Meanwhile, a short time after his ruckus-raising Time column, Haig seemed to have learned his lesson—or at least expanded his lexicon. In 2008 he conducted a very civilized roundtable discussion with a group of orthopedic surgeons about how the Internet had changed their practices. The article was titled: How to deal with the digitally empowered patient.
Digitally empowered. Now that has a nice ring to it.
The phrase cyberchondriac came up again in 2008 in the title of a Microsoft study by Ryen White and Eric Horvitz, Cyberchondria: Studies of the Escalation of Medical Concerns in Web Search.
The authors of that study, however, use the term differently than does the Harris study. They grant—and good for them—that online medical information can help laymen better understand health and illness and provide them with feasible explanations for symptoms.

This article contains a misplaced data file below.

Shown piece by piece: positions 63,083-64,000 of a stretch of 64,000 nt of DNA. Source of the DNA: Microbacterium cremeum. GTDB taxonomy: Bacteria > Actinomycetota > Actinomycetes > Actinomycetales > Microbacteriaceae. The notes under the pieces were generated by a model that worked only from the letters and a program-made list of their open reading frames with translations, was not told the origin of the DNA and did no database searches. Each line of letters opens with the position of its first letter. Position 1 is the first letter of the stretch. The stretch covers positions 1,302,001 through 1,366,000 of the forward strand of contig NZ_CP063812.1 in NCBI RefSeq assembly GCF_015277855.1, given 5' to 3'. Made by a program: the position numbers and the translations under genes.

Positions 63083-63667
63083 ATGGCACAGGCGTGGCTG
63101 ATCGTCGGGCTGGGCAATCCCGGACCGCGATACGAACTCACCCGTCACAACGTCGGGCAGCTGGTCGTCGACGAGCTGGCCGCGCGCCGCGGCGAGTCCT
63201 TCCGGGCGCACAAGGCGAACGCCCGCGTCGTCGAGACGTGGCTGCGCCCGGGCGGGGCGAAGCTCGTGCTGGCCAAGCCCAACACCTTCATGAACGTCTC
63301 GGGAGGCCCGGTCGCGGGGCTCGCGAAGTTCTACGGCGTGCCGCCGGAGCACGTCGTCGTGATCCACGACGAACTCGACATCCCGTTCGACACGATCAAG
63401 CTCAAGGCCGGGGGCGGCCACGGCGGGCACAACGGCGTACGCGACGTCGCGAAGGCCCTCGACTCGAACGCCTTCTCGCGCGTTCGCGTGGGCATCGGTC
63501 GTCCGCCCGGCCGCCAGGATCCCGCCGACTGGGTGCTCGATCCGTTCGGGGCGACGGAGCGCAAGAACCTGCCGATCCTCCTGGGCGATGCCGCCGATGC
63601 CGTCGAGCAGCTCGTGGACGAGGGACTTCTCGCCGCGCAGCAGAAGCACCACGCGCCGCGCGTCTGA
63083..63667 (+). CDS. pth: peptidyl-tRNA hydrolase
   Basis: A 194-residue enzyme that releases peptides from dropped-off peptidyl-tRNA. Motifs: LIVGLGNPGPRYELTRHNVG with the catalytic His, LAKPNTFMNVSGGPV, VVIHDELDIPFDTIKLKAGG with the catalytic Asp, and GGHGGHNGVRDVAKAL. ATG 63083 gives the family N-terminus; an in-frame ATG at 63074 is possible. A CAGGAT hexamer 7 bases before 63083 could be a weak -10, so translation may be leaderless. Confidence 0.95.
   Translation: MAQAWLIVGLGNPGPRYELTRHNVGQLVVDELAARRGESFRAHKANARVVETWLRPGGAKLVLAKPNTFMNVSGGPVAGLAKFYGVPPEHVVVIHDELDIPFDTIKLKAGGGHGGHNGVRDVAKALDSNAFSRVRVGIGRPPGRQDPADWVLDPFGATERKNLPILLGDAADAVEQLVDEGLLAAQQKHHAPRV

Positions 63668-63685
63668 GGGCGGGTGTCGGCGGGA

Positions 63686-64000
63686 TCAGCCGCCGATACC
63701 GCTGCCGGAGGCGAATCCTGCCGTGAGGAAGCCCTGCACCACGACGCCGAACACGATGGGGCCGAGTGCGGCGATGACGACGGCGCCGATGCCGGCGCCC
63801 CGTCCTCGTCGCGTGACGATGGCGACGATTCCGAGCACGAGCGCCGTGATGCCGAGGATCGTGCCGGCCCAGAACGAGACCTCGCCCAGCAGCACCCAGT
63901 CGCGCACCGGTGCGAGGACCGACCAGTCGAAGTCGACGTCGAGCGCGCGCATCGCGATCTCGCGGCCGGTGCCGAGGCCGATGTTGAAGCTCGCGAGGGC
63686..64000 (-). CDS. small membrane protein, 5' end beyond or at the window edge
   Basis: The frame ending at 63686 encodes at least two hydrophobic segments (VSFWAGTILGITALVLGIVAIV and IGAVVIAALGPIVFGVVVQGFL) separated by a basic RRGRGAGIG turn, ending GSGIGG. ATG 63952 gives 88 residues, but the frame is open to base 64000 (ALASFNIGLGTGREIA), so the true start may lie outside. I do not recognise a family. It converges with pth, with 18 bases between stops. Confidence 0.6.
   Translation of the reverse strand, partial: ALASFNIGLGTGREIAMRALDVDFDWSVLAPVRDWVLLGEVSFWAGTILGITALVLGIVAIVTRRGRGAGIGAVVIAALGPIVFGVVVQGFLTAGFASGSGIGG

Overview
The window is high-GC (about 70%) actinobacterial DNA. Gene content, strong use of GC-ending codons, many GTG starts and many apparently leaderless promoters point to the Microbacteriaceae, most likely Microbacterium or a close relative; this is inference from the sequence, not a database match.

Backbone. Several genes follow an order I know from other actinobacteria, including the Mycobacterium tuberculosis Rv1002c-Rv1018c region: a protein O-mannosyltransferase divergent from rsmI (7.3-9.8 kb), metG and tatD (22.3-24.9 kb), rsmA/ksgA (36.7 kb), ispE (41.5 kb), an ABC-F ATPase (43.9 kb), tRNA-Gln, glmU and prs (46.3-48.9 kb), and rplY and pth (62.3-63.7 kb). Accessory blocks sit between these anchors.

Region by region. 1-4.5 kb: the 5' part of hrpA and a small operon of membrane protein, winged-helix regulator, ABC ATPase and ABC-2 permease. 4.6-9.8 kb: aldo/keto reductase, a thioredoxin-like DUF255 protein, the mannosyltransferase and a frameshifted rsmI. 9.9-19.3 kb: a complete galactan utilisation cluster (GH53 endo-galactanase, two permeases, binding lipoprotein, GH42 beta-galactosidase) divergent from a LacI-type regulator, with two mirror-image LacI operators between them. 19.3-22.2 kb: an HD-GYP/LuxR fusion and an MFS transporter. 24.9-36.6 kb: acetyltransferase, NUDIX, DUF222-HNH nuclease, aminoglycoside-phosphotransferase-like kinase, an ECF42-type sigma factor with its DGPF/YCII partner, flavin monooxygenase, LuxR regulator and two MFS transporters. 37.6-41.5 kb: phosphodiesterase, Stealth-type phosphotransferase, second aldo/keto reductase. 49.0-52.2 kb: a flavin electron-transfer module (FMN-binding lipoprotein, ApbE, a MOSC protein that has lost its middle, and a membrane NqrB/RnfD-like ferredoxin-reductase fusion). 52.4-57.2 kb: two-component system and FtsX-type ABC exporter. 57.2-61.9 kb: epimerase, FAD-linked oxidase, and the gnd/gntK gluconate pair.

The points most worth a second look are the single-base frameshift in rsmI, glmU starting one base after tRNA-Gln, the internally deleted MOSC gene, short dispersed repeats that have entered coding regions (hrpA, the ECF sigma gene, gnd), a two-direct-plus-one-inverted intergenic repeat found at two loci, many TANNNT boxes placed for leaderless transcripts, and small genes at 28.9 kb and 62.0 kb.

"However," the authors add, "the Web has the potential to increase the anxieties of people who have little or no medical training, especially when Web search is employed as a diagnostic procedure. We use the term cyberchondria to refer to the unfounded escalation of concerns about common symptomatology, based on the review of search results and literature on the Web."
On the other hand, the Harris survey reports how many American adults go online for medical information. Yes, they could be going online to check on symptoms and self-diagnose and yes, they might freak themselves out by doing so.